But instead she took my arm and we slowly shuffled out to the curb. She thanked me for my kindness several times, but I told her that it was nothing to worry about, and that I was simply treating her the same way I’d want for my own mother.
Her face wrinkled up and she smiled: “you’re such a gentleman, I’m sure your mother is very proud of you.” After we were both seated in the cab she provided me with an address, and asked that I take her through the downtown streets.
“Trust me when I say that it’s not the quickest route,” I quickly shot back.
“Oh I’m not worried about all that, sweetie, I’m in no kind of hurry: I’m going to hospice.”
What she said caught me off guard; I looked at her through the rearview mirror and I could see her eyes glisten. “I don’t have any family left to miss me,” she said, “and the medical staff says I don’t have much longer.”
As quietly as I could, I switched my meter off.
“Well ma’am, which route would you like me to take?” For over two hours we drove all over the city. She showed me where she used to work operating elevators. We drove through the neighborhood that her and her husband called home way back when they were newlyweds. We stopped at a furniture warehouse that used to be ballroom where she danced as a young girl: it’s fascinating how complex and beautiful the lives are of the countless people we’ll never meet.
Every now and again she’d ask me to park by a particular corner or building and would simply sit in silence: staring into the darkness for no discernible reason. And as soon as the sun began kissing the borders of the horizon she lightly sighed and said “I’m tired. Let’s go.”
And the both of us traveled in complete silence for the rest of the trip, and we finally arrived at a smallish building with a drive way that rested underneath an overhang. Two care takers emerged from the building as we drew closer; they seemed concerned with the woman’s movements, and it seemed as if they had been waiting for her to arrive.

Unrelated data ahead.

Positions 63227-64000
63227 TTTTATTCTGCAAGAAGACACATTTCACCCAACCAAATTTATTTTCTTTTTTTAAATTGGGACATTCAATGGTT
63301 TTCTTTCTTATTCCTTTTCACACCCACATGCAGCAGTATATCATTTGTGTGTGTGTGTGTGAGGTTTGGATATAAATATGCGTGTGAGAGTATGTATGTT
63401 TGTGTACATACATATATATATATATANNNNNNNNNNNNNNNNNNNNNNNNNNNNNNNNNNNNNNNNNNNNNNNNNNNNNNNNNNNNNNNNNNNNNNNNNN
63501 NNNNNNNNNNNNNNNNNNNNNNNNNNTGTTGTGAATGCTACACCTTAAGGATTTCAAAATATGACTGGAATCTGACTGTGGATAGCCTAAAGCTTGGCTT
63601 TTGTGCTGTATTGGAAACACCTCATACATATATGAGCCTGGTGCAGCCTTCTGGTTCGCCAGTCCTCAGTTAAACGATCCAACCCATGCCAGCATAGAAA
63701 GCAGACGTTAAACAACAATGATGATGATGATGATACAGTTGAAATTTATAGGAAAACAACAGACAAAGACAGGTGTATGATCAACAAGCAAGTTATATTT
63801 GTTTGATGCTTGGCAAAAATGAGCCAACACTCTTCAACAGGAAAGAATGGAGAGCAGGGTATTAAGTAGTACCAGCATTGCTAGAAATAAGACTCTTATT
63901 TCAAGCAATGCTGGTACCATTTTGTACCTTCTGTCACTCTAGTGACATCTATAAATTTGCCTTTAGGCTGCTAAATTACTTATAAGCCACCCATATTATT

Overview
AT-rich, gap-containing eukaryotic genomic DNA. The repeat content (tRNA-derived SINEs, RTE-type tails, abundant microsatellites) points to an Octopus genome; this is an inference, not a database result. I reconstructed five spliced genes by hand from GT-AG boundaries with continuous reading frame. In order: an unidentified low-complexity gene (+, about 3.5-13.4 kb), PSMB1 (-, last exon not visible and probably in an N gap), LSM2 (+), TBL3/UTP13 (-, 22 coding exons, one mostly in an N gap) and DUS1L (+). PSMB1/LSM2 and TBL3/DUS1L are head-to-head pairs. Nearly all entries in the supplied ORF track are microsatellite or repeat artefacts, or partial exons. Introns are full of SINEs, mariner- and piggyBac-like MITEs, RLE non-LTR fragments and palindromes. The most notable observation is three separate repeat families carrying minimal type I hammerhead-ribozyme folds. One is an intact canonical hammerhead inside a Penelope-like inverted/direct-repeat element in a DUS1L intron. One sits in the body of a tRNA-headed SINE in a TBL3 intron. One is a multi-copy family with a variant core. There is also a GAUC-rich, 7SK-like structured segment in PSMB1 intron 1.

I grabbed the old woman’s miniature suitcase from the trunk and carried it to the front door; by the time I arrived she was already housed in assistance devices. She looked at me with intent and asked me how much she owed me, but I told her it was free of charge.
“Oh come now, you have to put food on the table.”
“And there are plenty of other customers who will help me to do so.”
I kneeled down as if I were operating on pure instinct, and I gave this old woman who I had never met the most sincere hug of my life. “Thank you,” she whispered, “you gave me a final memory of joy.” I clasped her hand and I turned to leave: drifting towards the dim morning light that I have become all too familiar with.
I opened my car door, and behind me another door shut: the sound of a life being closed. My shift ended right then and there and yet I didn’t go home: I cruised aimlessly while lost within myself. I didn’t want to pick up any more passengers; I was searching for myself and searching for answers.
What if I never picked that old woman up? What if a driver with less patience had shown up at her door step? What if I only honked once before deciding that enough is enough? How many times has this already happened without us having ever realized it?
As I mulled over these questions I came to a realization: I don’t think I have ever done anything else more important than what I did tonight; I think that’s the beauty of the world though, that great moments will always catch us unaware: wrapped humbly within insignificance.
* * *
MATTHEW 25:35-40 – “ … for I was hungry and you gave Me food; I was thirsty and you gave Me drink; I was a stranger and you took Me in; I was naked and you clothed Me; I was sick and you visited Me; I was in prison and you came to Me.’
“Then the righteous will answer Him, saying, ‘Lord, when did we see You hungry and feed You, or thirsty and give You drink? When did we see You a stranger and take You in, or naked and clothe You? Or when did we see You sick, or in prison, and come to You?’
“And the King will answer and say to them, ‘Assuredly, I say to you, inasmuch as you did it to one of the least of these My brethren, you did it to Me.’”